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Book Review: Vessel by Lisa A. Nichols (3/5)

26 Sep

I forget where I heard about this book, but I’ve been wanting to read it for a while. I’ve had good luck with space travel stories so it seemed like a good fit for my interest. I liked the story and the characters just fine, but I never got as into this book as I wanted to. I was able to put it down easily and I was never overly committed to the characters. I’ve been looking forward to writing this review and having time to sort through my feelings on it.

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Cover image via Amazon

Vessel by Lisa A. Nichols

Summary from Amazon:

After Catherine Wells’ ship experiences a deadly incident in deep space and loses contact with NASA, the entire world believes her dead. Miraculously – and mysteriously – she survived, but with little memory of what happened.

Her reentry after a decade away is a turbulent one: Her husband has moved on with another woman, and the young daughter she left behind has grown into a teenager she barely recognizes. Catherine, too, is different. The long years alone changed her, and as she readjusts to being home, sometimes she feels disconnected and even, at times, deep rage toward her family and colleagues. There are periods of time she can’t account for, too, and she begins waking up in increasingly strange and worrisome locations, like restricted areas of NASA.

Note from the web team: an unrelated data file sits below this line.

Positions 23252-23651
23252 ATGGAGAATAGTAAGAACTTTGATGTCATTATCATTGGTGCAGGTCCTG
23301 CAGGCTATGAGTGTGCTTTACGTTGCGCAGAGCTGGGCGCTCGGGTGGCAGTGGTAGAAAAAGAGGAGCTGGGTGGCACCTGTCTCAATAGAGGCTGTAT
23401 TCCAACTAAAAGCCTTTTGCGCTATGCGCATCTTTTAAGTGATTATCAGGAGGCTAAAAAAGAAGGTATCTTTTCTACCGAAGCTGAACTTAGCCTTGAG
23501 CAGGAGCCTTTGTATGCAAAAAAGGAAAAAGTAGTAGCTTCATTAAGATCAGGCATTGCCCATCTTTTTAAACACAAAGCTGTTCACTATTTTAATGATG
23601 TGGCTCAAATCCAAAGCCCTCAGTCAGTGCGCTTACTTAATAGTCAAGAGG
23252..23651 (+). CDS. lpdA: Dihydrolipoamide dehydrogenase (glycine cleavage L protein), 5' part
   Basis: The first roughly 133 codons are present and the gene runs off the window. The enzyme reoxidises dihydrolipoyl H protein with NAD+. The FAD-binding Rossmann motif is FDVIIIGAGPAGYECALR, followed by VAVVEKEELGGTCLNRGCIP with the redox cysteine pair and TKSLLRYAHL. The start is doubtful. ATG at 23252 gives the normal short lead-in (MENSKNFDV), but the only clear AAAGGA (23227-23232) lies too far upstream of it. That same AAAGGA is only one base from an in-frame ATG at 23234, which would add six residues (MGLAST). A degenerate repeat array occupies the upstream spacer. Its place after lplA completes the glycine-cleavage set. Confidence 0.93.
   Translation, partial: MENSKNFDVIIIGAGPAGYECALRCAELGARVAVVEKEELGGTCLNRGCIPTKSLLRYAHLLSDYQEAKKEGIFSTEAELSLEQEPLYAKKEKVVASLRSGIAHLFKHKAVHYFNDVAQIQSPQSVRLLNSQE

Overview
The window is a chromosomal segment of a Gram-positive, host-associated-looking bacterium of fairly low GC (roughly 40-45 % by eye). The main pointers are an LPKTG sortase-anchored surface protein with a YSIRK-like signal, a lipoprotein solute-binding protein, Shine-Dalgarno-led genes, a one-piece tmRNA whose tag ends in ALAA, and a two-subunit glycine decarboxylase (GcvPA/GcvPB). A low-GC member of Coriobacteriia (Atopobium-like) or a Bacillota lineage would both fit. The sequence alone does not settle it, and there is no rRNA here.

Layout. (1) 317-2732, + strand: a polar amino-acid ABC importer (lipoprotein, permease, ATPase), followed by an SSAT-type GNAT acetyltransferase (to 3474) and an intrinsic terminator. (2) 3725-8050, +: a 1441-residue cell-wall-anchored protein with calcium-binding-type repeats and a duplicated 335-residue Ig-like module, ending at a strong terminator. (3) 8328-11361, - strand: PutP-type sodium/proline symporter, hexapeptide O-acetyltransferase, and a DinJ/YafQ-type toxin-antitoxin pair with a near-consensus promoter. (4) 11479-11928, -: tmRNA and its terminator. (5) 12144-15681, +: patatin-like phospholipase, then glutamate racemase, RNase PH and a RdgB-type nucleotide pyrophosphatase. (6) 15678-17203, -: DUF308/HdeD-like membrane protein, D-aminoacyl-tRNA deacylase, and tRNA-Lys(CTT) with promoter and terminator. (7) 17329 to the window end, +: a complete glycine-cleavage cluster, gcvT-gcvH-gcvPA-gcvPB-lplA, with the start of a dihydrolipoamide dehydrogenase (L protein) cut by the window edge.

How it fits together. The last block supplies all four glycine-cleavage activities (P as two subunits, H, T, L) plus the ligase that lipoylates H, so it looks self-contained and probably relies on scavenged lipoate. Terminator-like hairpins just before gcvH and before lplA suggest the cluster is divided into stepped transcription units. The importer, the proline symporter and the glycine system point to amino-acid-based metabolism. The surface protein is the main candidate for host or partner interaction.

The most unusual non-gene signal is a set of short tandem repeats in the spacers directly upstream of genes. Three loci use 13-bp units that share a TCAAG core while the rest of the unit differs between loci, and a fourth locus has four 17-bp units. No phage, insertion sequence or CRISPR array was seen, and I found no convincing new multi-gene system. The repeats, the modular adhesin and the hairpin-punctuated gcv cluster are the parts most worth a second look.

Suddenly, she’s questioning everything that happened up in space: how her crewmates died, how she survived, and now, what’s happening to her back on Earth.

I liked the premise of this story and the storytelling was done well. I really can’t put my finger on what part of it just fell flat for me. Katherine and David were a very realistic pair and Amy was a great character to be Katherine’s daughter. The space travel was well explained for a non-scientific reader though I cannot attest at all to it’s accuracy. Overall, I just wasn’t blown away by it and I think I expected to be.

I’m not sure how realistic I thought Katherine was. She was relatable at times, and other times she was so hard to understand. It’s hard to empathize with someone who’s explored another planet and was affected the way she was. I think that’s part of what kept me from getting more into this novel. I wanted to connect with her, but I couldn’t. That made Cal the other obvious character to connect with, but he seemed like a jerk for a lot of the story and I didn’t want to empathize with a jerk!